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DB and Record lock can be fool proof?

Andras Nemeth
Ranch Hand

Joined: Jul 31, 2001
Posts: 80
Hi,
I checked my locks many times and always doubt in them a little.
Here is my logic:
<CODE>
if (recno == -1) dbLockInProgress = true;
while
(recno!=-1 && dbLockInProgress && (recno in lockHolder && holder of recno != actual connection)
| |
(recno = -1 && (lockHolder is empty | | (lockHolder size = 1 &&
(recno in lockHolder && holder of recno != actual connection)))
{
wait();
}
put recno,connection into lockHolder
</CODE>
My problem that the previous pseudo code seems to be quite complex. I can not see any place to use De Morgan laws to make it simpler.
My problem also, that if a client locked (a record or the db)
abd try to lock it again... It is solved in my condition so that it won't wait. Is that ok?
Thanks,
Ban
[This message has been edited by Andras Nemeth (edited September 10, 2001).]
Andras Nemeth
Ranch Hand

Joined: Jul 31, 2001
Posts: 80
Originally posted by Andras Nemeth:
Hi,
I checked my locks many times and always doubt in them a little.

I just forgot to write about fool proof locking.
Let's assume the following code excerpt:
1. lock(-1);
2. do sg
3. lock(1);
4. do sg else
5. unlock(-1);
In my case dead lock will be at 3. The same connection tried to lock record one which is already locked the db. I can solve it with another condition, but is it needed?
or:
1. lock(1);
2. do sg
3. lock(1);
4. do sg else
5. unlock(-1);
At 3. my code will let the lock(1) as it would lock the record 1, but is it good solution. Let's assume that 2. and 4. modify the same record. It means, that if 4 won't read the record before modification at 4. the modification at 2. will be lost.
Am I too distrustful or just implemented an inappropriate lock mechanism?
Thanks,
Ban
Andras Nemeth
Ranch Hand

Joined: Jul 31, 2001
Posts: 80
No one try to reassure me that I do not need to develop fool proof locking?
Br,
Ban
Peter den Haan
author
Ranch Hand

Joined: Apr 20, 2000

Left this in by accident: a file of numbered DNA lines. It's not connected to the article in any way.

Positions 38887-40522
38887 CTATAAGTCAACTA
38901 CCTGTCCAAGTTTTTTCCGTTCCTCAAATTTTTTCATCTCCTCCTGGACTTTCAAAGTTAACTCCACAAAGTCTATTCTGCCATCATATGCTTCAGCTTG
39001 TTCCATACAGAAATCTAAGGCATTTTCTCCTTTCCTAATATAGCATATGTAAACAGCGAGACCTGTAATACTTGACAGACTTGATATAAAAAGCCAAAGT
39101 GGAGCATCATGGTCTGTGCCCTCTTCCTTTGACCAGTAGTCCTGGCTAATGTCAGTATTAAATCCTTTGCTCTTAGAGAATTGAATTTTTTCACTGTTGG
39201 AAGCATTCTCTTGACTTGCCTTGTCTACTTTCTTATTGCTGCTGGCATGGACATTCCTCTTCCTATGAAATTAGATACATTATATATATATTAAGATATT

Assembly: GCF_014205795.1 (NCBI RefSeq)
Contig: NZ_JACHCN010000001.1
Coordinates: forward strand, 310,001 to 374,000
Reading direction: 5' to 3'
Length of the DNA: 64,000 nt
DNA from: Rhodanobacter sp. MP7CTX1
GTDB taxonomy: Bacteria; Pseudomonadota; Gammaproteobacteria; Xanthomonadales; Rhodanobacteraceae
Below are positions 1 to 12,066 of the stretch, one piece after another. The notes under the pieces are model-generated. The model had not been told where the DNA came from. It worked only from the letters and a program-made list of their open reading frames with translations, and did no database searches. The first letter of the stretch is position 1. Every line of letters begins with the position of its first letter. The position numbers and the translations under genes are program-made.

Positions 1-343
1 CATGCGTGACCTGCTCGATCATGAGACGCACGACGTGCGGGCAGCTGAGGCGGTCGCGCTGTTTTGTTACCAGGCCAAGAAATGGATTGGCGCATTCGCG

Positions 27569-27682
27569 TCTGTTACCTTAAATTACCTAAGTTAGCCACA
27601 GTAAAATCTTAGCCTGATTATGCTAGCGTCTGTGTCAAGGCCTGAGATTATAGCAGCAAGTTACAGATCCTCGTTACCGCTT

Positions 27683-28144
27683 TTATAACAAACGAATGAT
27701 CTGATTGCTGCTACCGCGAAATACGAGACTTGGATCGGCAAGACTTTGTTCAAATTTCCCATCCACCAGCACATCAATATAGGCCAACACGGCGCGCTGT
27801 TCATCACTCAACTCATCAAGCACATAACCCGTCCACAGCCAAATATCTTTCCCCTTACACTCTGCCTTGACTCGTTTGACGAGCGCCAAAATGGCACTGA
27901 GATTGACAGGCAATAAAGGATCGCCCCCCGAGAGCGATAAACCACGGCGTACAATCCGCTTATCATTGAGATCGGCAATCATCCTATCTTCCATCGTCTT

Posts: 3252
Originally posted by Andras Nemeth:
No one try to reassure me that I do not need to develop fool proof locking?

No, you don't - but you'll probably get better marks if you do . I can't say I could make sense of all of your code (<code>(lockHolder size = 1 && (recno in lockHolder && holder of recno != actual connection))</code> especially), it may be that I'm just missing the context.
In general, I am not happy at all with solutions that progressively acquire a database lock, or at least prevent other clients from acquiring locks when a database lock is in progress. After all, you are writing a generic database engine, and it is perfectly legal for a client to lock two records:If another client attempts to acquire a database lock right after you acquired the first lock, you have a deadlock in the case of a progressive database lock implementation.
For this reason, my database lock would simply wait until all locks on the database had gone, then lock it. In the mean time, clients can freely acquire and release locks. That way, deadlocks can be avoided, at the price of having to wait longer for a database lock - but given the likely uses for a database lock (maintenance tasks &c) that is probably acceptable.
It has the added benefit of simplifying the logic considerably. If the client owns a database lock, record lock/unlock calls can simply be ignored. If not, you wait until ((the record you need has no lock or the lock is owned by you) and there is no database lock).
- Peter
Andras Nemeth
Ranch Hand

Joined: Jul 31, 2001
Posts: 80
Hi Peter,
Thank you for this detailed answer. I see the point to make the lock also simple.
I did it and I have one problem about it:
client 1: lock(1)
client 2: lock(3)
client 2: lock(-1) (wait)
client 1: unlock(1)
deadlock??? (client 2 wait, but can not release record 3)
I might misunderstood your explanation, but should I check before db lock that all the records locked by the connection which try to get db lock? It would complicate a bit this nice locking mechanism.
I look forward to reading your opinion.
Best regards,
Ban
Originally posted by Peter den Haan: